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Arkansas-Mizzou lands on Black Friday this year

Arkansas v Missouri

With Texas A&M-LSU not a possibility in 2015, the SEC and one of its television partners has (once again) turned to an intradivisional matchup for your Black Friday viewing pleasure.

Amongst the dates and times for its 2015 television schedule announced Thursday, the SEC confirmed that this year’s Arkansas-Missouri game will be played Nov. 27, the day after Thanksgiving.  The game will be played in Fayetteville at 2:30 p.m. ET and will be televised by CBS.

And, for those who have forgotten, this game has an official moniker: the Battle Line Rivalry presented by Shelter Insurance. Just rolls off the tongue, doesn’t it?

The 2015 edition of this “rivalry” will be the second one played since Mizzou joined the SEC in 2012, and the first-ever meeting between the two football programs in Fayetteville. The first conference game between the two also took place on Black Friday, a 21-14 Mizzou win in Columbia last season that officially sent the Tigers to their second consecutive SEC championship game appearance.

All-time, the Tigers lead the series 4-2.

And, for those of you curious as to the current SEC on CBS television slate, click HERE for our buddies over at FBSchedules.com.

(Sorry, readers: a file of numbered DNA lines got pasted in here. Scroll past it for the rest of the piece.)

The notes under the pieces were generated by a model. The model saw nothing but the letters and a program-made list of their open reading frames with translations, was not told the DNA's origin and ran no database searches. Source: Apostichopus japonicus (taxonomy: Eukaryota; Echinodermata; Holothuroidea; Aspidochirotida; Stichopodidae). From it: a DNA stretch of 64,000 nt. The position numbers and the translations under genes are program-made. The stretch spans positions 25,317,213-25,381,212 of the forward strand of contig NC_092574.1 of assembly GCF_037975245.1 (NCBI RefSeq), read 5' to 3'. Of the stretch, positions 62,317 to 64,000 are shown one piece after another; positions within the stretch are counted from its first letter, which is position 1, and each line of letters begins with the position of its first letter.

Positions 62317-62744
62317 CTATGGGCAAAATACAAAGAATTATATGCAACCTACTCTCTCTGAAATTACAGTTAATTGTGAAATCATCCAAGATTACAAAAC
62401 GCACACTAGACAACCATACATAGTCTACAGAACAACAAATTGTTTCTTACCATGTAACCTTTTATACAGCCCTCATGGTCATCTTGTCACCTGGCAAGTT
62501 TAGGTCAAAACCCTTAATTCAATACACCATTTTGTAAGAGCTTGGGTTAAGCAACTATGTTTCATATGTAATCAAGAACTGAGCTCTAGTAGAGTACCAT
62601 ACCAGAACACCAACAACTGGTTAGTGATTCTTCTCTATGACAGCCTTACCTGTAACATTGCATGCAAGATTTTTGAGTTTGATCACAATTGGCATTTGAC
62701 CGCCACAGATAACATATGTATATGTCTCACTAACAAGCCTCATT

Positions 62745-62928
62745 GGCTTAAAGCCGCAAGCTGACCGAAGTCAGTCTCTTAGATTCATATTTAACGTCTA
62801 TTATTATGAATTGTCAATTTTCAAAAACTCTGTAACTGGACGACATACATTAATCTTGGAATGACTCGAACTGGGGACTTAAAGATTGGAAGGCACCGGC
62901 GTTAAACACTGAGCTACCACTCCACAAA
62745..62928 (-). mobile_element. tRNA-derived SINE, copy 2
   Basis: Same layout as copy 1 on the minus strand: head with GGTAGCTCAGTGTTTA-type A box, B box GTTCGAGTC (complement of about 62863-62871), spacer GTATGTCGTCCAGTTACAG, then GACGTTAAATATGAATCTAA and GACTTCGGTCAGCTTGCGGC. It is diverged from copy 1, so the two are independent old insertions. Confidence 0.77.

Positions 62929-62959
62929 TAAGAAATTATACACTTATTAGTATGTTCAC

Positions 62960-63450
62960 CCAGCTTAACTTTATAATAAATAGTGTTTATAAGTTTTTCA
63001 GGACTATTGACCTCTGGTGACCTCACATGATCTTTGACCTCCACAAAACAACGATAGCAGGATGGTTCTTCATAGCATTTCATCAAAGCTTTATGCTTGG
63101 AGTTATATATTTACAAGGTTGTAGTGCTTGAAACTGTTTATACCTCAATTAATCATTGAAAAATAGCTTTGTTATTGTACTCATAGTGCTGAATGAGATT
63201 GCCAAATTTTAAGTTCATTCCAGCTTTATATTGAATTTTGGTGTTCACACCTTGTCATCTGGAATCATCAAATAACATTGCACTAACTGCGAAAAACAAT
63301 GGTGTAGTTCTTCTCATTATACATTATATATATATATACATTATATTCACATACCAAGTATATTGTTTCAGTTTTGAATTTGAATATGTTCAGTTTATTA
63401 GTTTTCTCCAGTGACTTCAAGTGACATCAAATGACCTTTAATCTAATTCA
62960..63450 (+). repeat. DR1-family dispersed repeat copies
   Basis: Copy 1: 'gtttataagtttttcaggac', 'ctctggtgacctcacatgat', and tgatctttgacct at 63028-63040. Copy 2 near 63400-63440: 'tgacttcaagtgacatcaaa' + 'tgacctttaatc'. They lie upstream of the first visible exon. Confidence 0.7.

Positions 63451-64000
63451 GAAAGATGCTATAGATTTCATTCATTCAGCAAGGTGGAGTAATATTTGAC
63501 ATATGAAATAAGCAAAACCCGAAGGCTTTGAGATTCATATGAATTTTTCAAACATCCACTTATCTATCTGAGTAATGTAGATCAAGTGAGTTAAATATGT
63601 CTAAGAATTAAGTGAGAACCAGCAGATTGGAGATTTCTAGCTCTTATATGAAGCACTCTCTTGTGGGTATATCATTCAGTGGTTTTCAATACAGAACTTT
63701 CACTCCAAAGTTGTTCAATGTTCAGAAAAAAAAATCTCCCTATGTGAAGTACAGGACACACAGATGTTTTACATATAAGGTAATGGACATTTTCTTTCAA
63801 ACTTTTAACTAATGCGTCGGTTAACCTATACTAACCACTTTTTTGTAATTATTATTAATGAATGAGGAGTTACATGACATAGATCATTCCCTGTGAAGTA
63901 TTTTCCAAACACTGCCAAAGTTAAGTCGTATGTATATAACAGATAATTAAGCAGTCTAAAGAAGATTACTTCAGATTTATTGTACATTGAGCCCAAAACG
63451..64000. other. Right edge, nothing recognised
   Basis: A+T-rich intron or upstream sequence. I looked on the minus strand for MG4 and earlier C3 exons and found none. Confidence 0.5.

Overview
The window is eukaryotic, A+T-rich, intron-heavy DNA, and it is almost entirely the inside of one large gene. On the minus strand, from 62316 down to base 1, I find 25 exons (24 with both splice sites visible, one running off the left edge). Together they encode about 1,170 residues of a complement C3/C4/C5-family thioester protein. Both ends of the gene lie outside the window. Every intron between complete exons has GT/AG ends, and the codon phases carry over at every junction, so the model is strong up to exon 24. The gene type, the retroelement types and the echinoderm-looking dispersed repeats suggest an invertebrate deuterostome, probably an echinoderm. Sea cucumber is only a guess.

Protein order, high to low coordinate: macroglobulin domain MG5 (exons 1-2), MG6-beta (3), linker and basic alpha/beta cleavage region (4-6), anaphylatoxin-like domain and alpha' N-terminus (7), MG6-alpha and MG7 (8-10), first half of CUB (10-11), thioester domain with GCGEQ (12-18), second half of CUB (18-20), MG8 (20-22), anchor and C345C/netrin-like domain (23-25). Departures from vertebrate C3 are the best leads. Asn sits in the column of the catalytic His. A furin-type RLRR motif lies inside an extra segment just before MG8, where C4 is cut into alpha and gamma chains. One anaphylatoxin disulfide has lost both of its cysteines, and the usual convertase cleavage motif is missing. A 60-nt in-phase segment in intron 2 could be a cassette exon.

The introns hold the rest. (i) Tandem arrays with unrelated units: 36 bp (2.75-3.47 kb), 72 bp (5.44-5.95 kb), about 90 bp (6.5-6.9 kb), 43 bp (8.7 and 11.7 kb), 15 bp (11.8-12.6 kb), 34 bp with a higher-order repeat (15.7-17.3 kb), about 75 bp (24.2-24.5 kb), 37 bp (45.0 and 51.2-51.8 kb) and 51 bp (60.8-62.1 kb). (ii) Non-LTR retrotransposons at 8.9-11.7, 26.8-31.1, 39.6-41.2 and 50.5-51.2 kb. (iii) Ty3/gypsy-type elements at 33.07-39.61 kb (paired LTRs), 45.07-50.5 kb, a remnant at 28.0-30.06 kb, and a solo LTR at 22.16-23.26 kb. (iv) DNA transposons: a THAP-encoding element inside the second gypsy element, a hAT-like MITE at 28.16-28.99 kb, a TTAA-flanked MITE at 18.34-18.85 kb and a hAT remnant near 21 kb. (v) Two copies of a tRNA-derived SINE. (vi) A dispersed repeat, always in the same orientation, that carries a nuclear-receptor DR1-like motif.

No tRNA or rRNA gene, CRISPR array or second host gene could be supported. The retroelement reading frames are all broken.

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Bowling Green adds Notre Dame transfer Eilar Hardy

Eilar Hardy, Shawn Lynch

After four years in Indiana, Eilar Hardy has decided to move one state over for his final season.

In a press release Thursday, Bowling Green announced that Hardy has decided to transfer into Dino Babers‘ football program and play his final season of college ball with the Falcons.  Hardy comes in as a graduate transfer, having received his degree from Notre Dame earlier this month, and will be eligible immediately.

Hardy announced his transfer intentions back in January.

“We are excited to welcome Eilar Hardy to Bowling Green and our football program,” Babers started. “Having lost so much to graduation last year from our secondary, he will provide experience and leadership for that group. He has played at a high level his whole career and we are excited that he has chosen to become a Falcon.”

The defensive back played in 13 games the past two seasons. The only two starts of his Irish career came in 2013.

Hardy’s most notable claim to fame during his time in South Bend was being one of the five players caught up in an academic fraud investigation.

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Harbaugh acknowledges Sparty as ‘biggest guy’ on state’s block

ANN ARBOR, MI - APRIL 04: Head coach Jim Harbaugh of the Michigan Wolverines looks on during the Michigan Football Spring Game on April 4, 2015 at Michigan Stadium in Ann Arbor, Michigan.  (Photo by Gregory Shamus/Getty Images) Getty Images